Individuals and employers in Arizona would be able to buy health insurance policies across state lines under legislation that would excuse out-of-state insurers — and possibly in-state providers — from the state’s coverage mandates.
The House on Wednesday approved, 37-21, a Senate-passed bill to allow insurers licensed outside Arizona to offer and sell policies in the state.
The House broadened the bill to also allow insurers licensed by Arizona to drop specific mandated coverage if an out-of-state company doesn’t provide the mandated coverage in a policy issued in Arizona.
The bill now returns to the Senate for consideration of changes made by the House.
Arizona mandates a wide range of coverage, including minimum allowed hospital stays for women giving birth, post-mastectomy breast reconstruction and treatments for autism.
While opponents said the bill would leave some people without coverage for needed care, supporters said the changes would help employers secure less expensive insurance for their employees,
“The bill allows more competition and you chose the policy that you want,” said Rep. David Burnell Smith, R-Carefree, adding that employees can lobby their employers for specific coverages. “That’s the idea of competition. You have a choice.”
Rep. Debbie McCune Davis, D-Phoenix, said the bill would gut mandates that were the result of hard-fought battles at the Legislature in past years.
“The bottom line is these mandates are in the law for a reason. They are here because people paid for insurance and didn’t get what they were paying for,” she said.
McCune Davis predicted that lawmakers would be flooded with emails voicing loud objections from cancer patients and other Arizonans with a stake in certain coverages as well as care providers.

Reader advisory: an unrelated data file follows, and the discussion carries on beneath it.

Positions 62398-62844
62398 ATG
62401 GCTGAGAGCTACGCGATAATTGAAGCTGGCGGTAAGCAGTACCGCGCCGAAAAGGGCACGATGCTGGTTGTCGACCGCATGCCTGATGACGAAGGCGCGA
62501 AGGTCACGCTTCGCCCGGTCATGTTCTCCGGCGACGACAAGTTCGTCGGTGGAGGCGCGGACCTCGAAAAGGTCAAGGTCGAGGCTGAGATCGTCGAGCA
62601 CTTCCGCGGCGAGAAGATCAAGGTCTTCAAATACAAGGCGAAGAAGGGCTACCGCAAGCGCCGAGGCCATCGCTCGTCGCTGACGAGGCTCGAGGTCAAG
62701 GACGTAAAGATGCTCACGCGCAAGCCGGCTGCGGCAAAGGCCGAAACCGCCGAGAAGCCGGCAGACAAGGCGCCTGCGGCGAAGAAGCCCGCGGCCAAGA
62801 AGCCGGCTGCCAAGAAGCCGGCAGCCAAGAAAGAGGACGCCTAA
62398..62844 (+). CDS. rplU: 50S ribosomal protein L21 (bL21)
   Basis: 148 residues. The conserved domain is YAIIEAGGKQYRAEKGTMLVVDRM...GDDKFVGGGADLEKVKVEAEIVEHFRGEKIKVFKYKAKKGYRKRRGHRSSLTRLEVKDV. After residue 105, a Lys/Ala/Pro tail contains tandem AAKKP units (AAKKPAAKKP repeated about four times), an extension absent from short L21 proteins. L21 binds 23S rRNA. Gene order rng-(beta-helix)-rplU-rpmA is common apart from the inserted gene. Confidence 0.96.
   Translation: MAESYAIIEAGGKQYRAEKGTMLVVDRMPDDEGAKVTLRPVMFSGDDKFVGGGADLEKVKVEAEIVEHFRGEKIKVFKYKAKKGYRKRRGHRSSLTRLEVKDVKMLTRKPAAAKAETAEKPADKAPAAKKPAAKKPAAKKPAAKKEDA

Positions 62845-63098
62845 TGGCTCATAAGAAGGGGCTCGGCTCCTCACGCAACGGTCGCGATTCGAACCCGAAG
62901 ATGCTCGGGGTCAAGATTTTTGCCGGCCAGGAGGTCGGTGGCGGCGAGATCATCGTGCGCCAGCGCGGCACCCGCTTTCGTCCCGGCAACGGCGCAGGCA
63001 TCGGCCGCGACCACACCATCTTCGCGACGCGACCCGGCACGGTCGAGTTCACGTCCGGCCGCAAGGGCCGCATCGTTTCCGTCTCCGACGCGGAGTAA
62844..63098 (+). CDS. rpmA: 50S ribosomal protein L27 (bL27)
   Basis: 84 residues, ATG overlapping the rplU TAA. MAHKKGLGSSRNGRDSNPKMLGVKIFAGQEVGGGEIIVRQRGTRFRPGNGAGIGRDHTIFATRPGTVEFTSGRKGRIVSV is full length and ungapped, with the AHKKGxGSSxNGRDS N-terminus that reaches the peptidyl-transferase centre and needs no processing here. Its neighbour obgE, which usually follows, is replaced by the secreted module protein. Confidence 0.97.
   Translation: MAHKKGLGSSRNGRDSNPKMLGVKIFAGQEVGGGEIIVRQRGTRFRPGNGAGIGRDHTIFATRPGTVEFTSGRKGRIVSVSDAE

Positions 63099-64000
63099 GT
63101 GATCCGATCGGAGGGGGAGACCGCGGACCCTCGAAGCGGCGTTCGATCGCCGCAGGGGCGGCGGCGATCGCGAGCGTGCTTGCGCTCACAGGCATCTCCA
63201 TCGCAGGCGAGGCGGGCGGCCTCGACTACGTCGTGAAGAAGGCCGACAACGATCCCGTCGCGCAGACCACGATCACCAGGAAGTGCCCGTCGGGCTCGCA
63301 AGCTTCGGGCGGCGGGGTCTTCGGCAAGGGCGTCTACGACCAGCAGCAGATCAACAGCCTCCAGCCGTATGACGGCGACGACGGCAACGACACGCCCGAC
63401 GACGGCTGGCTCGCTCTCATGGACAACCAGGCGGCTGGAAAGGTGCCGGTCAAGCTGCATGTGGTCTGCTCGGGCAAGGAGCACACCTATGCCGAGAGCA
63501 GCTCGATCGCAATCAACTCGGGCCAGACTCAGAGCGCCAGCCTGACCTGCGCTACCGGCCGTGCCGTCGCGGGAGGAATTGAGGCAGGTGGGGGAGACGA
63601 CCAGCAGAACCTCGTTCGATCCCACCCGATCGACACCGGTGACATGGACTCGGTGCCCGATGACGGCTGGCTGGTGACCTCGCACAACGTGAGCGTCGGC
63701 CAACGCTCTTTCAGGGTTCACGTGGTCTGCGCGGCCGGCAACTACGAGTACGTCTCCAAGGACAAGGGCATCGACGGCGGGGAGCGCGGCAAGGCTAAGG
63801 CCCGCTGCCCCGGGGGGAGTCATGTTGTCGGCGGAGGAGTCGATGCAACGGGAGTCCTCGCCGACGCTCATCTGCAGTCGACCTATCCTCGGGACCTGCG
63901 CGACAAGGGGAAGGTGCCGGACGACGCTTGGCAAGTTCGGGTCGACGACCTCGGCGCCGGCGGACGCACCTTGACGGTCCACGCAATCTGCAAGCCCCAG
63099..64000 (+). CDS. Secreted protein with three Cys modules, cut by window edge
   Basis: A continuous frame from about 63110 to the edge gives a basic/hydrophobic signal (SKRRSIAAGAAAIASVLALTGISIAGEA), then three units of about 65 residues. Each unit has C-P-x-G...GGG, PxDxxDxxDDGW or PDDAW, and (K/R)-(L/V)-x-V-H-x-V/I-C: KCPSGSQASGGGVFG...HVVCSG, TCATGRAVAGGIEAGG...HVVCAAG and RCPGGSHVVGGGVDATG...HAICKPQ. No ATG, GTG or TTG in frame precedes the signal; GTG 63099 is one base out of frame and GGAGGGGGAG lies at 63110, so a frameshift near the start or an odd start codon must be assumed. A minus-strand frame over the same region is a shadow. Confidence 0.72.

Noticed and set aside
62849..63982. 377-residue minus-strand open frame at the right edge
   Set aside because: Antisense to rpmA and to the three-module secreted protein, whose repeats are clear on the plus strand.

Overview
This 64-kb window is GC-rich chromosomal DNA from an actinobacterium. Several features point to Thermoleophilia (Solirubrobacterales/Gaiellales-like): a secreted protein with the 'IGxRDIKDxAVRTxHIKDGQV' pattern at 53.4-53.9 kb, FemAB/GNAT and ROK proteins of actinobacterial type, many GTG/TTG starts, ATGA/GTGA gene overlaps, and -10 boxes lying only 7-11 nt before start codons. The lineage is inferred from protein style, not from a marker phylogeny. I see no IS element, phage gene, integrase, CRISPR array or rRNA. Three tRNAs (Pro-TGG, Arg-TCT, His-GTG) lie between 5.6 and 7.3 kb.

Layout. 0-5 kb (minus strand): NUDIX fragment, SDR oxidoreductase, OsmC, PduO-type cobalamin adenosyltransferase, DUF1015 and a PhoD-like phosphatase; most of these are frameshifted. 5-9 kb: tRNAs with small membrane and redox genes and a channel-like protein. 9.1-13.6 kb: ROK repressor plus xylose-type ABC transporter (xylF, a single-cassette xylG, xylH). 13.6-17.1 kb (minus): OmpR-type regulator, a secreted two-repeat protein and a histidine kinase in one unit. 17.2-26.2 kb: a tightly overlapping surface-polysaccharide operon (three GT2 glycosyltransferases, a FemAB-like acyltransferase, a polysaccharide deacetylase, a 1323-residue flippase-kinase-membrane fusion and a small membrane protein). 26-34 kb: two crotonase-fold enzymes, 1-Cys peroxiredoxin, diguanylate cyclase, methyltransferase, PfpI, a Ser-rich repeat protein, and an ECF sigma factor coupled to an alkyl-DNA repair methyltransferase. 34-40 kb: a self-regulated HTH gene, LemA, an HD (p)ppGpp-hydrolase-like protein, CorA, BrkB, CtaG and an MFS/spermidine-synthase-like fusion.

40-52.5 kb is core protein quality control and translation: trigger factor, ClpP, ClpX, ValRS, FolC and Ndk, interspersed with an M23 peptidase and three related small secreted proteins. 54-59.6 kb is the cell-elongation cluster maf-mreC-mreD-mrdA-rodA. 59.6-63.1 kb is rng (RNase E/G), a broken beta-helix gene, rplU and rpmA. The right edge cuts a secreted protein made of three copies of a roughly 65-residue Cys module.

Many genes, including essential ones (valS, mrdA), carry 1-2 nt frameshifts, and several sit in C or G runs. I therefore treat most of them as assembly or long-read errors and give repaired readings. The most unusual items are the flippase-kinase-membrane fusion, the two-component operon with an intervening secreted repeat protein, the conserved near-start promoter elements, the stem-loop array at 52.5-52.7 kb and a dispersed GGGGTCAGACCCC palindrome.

“You will hear from the chiropractors. You will hear from the optometrists,” she said. “Put psychologists on that list as well.”
Rep. Nancy McLain, R-Bullhead City, said predictions that people will immediately lose certain coverages are fear-mongering.
Other states considering legislation to allow residents to purchase insurance across state lines include George and Montana.
Also Wednesday, the House rejected an amendment to a companion bill, refusing to give health-history information on a health plan’s members to a broker or agent hired by a plan sponsor.
Republican Rep. Steve Montenegro of Litchfield Park said the information would remain confidential but enable the broker or agent to help the plan sponsor to shop for coverage appropriate for the plan’s members.
Opponents said employers and other plan sponsors who know of members’ costly health problems might choose to pick policies that exclude specific coverage or even find ways to get rid of particular workers because of their health costs.
“That’s precisely the danger this amendment presents,” said Rep. Tom Chabin, D-Flagstaff.